Some of the Things You Shouldn’t Say to Your Child

June 5, 2020

“You’re stupid”, “Leave me alone”, “Stop bothering me”. If you say such things to your children, when you are angry with them, you must know that you do them harm. Choose your words more carefully, when you’re communicating with your kids, because it can have a significant impact on their lives.

Throughout the day, we are interrupted a hundred times with requests for snacks, sibling rivalry, shrieks over spilled cereal milk, questions about what sharks feed on, and arguments over whether angels exist.

Still, nothing can excuse our eruptions. You may be angry or upset, trying to balance your parental responsibilities with your other needs and interests. However, in a fit of anger, you may say a phrase that can hurt, frighten or lower your child’s self-esteem. The key is to stay calm and not to say anything you’ll regret later.

Many parents don’t know how to handle their emotional outbursts. They yell at their children without realizing that such incidents may not only negatively affect the upbringing and development of their children, but to impair their relations with them. When we learn to control our emotions, we’ll be able to easily handle such situations and make the atmosphere in our homes more positive. Good parenting allows to instill positive values in children and prepare them for the future.

Let’s consider some of the phrases that should never be told to your children.

1. Don’t be sad
Variations: “Don’t cry”. “Don’t be a baby”.
When you deny feelings and emotions of your child, you may embarrass them. When the child is upset, don’t try to repress their emotions, telling things such as don’t cry or don’t get emotional. This will hinder their development and cause problems later in life. Kids do get upset enough to cry, especially toddlers, who can’t always articulate their feelings with words. Telling your kid not to cry, be sad or be upset won’t rid them from negative feelings but will upset them even more.

For example, when you tell them not to worry during the first days in school, they will worry even more thinking that their emotions aren’t valid. Eventually too many don’ts can negatively affect their emotional wellbeing.

What to do
Try to calm the child: “I see you are worried. Can you tell me what exactly bothers you?” The very fact you sympathize with the child will soothe them and help talk about emotions without feeling frightened.

2. Don’t do it!
This phrase, though innocuous at first sight, may be interpreted by your child differently. If you tell your child not to do something, they will do everything possible to prove they can do it.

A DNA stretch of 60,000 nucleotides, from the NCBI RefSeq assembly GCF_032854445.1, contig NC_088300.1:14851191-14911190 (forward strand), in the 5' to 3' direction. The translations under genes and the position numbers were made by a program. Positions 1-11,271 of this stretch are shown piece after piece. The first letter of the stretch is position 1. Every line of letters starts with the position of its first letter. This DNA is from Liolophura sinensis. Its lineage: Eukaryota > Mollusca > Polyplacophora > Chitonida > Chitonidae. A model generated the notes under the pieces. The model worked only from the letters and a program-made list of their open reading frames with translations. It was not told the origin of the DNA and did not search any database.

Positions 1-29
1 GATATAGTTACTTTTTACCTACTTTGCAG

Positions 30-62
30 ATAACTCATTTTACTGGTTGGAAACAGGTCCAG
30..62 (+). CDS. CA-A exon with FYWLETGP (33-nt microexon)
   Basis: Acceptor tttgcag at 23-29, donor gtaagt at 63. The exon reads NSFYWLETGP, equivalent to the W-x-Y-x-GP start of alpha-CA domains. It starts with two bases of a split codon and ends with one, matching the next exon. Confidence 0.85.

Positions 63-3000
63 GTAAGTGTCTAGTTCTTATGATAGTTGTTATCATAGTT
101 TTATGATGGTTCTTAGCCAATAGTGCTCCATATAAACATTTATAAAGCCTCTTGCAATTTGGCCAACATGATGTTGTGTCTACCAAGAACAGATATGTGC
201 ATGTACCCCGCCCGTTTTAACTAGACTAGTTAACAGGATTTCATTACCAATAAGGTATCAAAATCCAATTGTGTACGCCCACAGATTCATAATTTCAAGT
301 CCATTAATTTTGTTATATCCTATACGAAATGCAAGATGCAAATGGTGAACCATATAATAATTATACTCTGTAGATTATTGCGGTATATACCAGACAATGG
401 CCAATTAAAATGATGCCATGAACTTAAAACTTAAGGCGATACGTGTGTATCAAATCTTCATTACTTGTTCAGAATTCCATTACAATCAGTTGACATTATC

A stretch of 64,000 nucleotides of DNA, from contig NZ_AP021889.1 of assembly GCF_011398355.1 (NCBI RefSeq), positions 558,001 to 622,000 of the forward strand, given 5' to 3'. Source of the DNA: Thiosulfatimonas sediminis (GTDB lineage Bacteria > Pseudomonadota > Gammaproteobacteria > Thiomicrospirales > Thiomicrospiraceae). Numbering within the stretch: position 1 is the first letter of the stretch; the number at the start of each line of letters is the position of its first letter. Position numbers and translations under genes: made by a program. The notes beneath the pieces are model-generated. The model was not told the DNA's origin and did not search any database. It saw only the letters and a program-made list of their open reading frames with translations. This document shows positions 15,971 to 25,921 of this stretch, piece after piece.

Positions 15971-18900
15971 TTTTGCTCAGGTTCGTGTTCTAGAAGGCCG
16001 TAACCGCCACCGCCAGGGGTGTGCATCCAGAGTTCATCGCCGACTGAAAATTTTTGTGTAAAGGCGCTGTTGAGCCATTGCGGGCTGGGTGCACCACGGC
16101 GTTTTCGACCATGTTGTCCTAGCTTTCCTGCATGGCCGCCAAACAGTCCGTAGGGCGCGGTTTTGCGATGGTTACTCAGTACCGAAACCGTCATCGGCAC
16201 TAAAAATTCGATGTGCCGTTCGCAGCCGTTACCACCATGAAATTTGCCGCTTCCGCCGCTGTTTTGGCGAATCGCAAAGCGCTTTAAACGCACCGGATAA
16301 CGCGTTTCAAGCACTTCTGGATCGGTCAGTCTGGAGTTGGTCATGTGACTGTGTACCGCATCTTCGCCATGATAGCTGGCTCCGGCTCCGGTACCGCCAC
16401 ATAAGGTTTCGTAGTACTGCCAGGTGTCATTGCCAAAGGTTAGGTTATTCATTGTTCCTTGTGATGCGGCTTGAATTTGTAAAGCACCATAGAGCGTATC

What to do
If you want your child not to do something, explain to them the real reason for that. Next time your kid wants to touch an electric socket or climb up a bookshelf, instead of shouting, “Don’t you do it!”, tell them that it’s dangerous and they can be hurt.

3. If you ever do that again…
Threatening to discipline the child is inefficient. Threats make the child be afraid of you, but not respect. Some parents are so angry with the child they may shout, “If you don’t eat that lunch right now, I’ll get you out of the house!” But will they really do that? No. Therefore, threats are difficult to fulfil and they are unreasonable. In addition, the child may stop believing what you say, and next time you threaten them, they won’t take your words seriously.

What to do
Instead of threatening the child, give them a choice. At the same time tell them what the consequences are for doing things wrong. You can limit them in what they love. For instance, if the child likes computer games, don’t let them play before they promise to be good and keep that promise. The child may be warned, “If you do that, you won’t play computer games for the next two days.”

4. Great job!
Variations: Good girl! or Well done!
Praise and encouragement develop a child’s self-confidence and build their self-esteem. But if you keep on saying Great job! for every little thing they do – from washing hands to drawing a picture – praise becomes meaningless. That may keep the child from trying new things: they will be afraid not to meet your expectations. And finally, having been lavishly praised by their parents, kids will expect the same from others. Without getting it, they will feel anger and frustration.

5. Your dad/mom – …